National Historic Landmark Dedication

     On April 23, 2014, the National Historic Landmarks

Program named the combined crash site of the

two airliners involved in the June 30, 1956,

midair collision over the Grand Canyon

a National Historic Landmark.

    I was thrilled to hear this news, and I attended the July 8, 2014, dedication ceremony held at the Desert View Overlook on the Grand Canyon's South Rim. I was there both as a member of the audience and as a speaker, the latter honor given me as a surviving family member and as the author of the book about the tragedy. I am the nephew of Jack Groshans, who was a passenger on one of the planes.

    Before the ceremony officially began, Milton Tso, Navajo Nation, Cameron Chapter President humbly and beautifully played a wooden flute, filling the air with music so pure that it felt almost celestial. One has to wonder which was the greater ~ his talent or his spirit.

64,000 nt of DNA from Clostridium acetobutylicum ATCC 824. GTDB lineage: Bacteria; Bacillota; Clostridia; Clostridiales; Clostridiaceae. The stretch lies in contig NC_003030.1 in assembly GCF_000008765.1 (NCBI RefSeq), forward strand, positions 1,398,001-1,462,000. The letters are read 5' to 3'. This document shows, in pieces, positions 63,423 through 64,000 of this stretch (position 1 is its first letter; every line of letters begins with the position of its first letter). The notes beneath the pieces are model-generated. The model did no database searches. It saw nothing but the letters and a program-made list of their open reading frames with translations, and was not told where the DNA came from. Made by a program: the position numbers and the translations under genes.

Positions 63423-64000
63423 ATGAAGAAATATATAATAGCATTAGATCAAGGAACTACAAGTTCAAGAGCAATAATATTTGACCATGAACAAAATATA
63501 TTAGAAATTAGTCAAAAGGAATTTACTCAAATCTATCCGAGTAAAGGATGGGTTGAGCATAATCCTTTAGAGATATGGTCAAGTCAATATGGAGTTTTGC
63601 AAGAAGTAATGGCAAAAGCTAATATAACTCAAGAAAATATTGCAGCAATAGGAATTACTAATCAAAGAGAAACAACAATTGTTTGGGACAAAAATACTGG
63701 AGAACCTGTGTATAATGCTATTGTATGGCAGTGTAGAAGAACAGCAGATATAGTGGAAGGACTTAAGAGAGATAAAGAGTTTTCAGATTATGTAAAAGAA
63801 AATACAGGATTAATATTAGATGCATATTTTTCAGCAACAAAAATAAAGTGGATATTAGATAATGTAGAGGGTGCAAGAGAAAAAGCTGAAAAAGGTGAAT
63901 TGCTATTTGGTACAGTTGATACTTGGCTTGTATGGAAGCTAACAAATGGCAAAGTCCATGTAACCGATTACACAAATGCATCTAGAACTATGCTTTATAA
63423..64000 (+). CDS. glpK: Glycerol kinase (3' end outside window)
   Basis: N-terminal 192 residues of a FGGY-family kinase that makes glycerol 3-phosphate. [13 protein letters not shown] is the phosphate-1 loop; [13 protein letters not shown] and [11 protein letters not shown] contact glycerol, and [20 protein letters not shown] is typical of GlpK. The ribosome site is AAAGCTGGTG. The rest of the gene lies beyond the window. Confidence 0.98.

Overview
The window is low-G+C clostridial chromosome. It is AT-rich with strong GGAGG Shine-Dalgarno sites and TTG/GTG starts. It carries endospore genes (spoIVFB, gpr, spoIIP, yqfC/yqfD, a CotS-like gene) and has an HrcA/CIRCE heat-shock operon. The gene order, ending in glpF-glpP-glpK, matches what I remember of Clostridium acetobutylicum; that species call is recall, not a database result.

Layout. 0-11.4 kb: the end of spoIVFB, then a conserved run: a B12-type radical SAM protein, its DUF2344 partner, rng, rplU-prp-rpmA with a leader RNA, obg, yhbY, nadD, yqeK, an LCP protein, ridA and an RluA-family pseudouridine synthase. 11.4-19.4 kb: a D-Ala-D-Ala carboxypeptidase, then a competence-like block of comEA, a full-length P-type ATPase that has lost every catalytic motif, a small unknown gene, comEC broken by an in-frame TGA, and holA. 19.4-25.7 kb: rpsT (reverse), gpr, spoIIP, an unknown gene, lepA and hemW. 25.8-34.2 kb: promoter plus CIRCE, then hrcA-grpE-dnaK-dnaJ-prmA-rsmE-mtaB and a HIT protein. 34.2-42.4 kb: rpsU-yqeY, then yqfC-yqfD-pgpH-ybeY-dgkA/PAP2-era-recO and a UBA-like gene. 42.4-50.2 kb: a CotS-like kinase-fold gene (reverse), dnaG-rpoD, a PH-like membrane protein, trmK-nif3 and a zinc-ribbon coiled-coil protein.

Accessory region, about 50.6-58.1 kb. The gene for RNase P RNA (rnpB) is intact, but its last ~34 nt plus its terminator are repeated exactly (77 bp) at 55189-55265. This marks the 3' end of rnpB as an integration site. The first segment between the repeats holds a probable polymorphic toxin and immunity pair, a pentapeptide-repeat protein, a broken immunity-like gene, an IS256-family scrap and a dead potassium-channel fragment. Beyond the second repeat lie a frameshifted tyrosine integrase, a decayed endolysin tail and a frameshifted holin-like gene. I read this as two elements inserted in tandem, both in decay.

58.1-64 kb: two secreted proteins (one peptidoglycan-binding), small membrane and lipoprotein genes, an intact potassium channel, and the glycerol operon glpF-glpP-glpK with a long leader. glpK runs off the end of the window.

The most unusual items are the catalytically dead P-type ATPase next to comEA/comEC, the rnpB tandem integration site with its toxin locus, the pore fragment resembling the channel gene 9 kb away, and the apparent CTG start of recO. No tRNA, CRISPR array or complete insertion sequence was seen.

My speech was the last given by the seven speakers who had been chosen. In the order they spoke, those who preceded me were David Uberuaga, Superintendent, National Park Service, Grand Canyon National Park; Wayne Ranney, President, Grand Canyon Historical Society; Ron Lee, District Director, Congresswoman Ann Kirkpatrick's Office, Arizona; Clint Chandler, Regional Director, Senator Jeff Flake's Office, Arizona; Glen Miller, Acting Regional Administrator, Western Pacific Region, Federal Aviation Administration; and Laura Joss, Deputy Regional Director, Intermountain Region, National Park Service.

    I represented the families and the loved ones they lost. I gave my views on what the tragedy meant to us and read part of the Introduction of my book, interspersed with many ad libbed comments. Being only the second speech I had ever given, I was elated to realize at several points that never for even a fraction of a second was I nervous. It was truly a spiritual experience for me and for many members of the audience who later told me so. Nearly everyone cried. What Grace may have been operating there I do not know, but I felt it, and so did everyone else. I now regard those moments as one of the peaks of my life.

    After all of the speakers had finished we congregated at the front and took part together in unveiling the large, impressive bronze plaque that was to be mounted on a large stone later, making a permanent monument set at the Desert View Overlook. After that we all socialized, bringing each other into much clearer more directly personal togetherness.